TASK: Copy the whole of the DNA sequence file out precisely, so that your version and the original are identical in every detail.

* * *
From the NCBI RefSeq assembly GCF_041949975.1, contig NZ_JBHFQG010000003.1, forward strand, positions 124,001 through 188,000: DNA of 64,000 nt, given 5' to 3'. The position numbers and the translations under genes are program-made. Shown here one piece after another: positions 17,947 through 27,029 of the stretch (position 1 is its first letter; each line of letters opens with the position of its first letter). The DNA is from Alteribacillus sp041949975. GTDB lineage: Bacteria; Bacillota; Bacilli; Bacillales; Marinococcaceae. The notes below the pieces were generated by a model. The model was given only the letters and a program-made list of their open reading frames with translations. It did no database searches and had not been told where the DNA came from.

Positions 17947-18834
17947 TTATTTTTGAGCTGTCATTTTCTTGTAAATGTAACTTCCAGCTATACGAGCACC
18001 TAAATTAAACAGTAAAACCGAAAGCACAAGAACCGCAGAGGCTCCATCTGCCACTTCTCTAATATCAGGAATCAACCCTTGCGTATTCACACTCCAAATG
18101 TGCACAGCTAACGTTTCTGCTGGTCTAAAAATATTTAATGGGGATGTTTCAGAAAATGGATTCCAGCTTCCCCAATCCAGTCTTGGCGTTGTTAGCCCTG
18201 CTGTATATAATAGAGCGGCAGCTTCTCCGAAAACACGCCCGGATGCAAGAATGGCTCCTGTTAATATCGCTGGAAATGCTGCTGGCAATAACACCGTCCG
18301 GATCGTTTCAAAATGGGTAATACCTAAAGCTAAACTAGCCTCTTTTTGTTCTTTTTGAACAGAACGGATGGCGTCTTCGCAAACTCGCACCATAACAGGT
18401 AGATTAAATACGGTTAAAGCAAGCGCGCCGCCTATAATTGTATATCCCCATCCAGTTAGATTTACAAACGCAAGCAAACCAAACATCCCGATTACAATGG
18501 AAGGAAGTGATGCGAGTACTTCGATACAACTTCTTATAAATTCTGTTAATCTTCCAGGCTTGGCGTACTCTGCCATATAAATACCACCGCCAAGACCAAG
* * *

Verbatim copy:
From the NCBI RefSeq assembly GCF_041949975.1, contig NZ_JBHFQG010000003.1, forward strand, positions 124,001 through 188,000: DNA of 64,000 nt, given 5' to 3'. The position numbers and the translations under genes are program-made. Shown here one piece after another: positions 17,947 through 27,029 of the stretch (position 1 is its first letter; each line of letters opens with the position of its first letter). The DNA is from Alteribacillus sp041949975. GTDB lineage: Bacteria; Bacillota; Bacilli; Bacillales; Marinococcaceae. The notes below the pieces were generated by a model. The model was given only the letters and a program-made list of their open reading frames with translations. It did no database searches and had not been told where the DNA came from.

Positions 17947-18834
17947 TTATTTTTGAGCTGTCATTTTCTTGTAAATGTAACTTCCAGCTATACGAGCACC
18001 TAAATTAAACAGTAAAACCGAAAGCACAAGAACCGCAGAGGCTCCATCTGCCACTTCTCTAATATCAGGAATCAACCCTTGCGTATTCACACTCCAAATG
18101 TGCACAGCTAACGTTTCTGCTGGTCTAAAAATATTTAATGGGGATGTTTCAGAAAATGGATTCCAGCTTCCCCAATCCAGTCTTGGCGTTGTTAGCCCTG
18201 CTGTATATAATAGAGCGGCAGCTTCTCCGAAAACACGCCCGGATGCAAGAATGGCTCCTGTTAATATCGCTGGAAATGCTGCTGGCAATAACACCGTCCG
18301 GATCGTTTCAAAATGGGTAATACCTAAAGCTAAACTAGCCTCTTTTTGTTCTTTTTGAACAGAACGGATGGCGTCTTCGCAAACTCGCACCATAACAGGT
18401 AGATTAAATACGGTTAAAGCAAGCGCGCCGCCTATAATTGTATATCCCCATCCAGTTAGATTTACAAACGCAAGCAAACCAAACATCCCGATTACAATGG
18501 AAGGAAGTGATGCGAGTACTTCGATACAACTTCTTATAAATTCTGTTAATCTTCCAGGCTTGGCGTACTCTGCCATATAAATACCACCGCCAAGACCAAG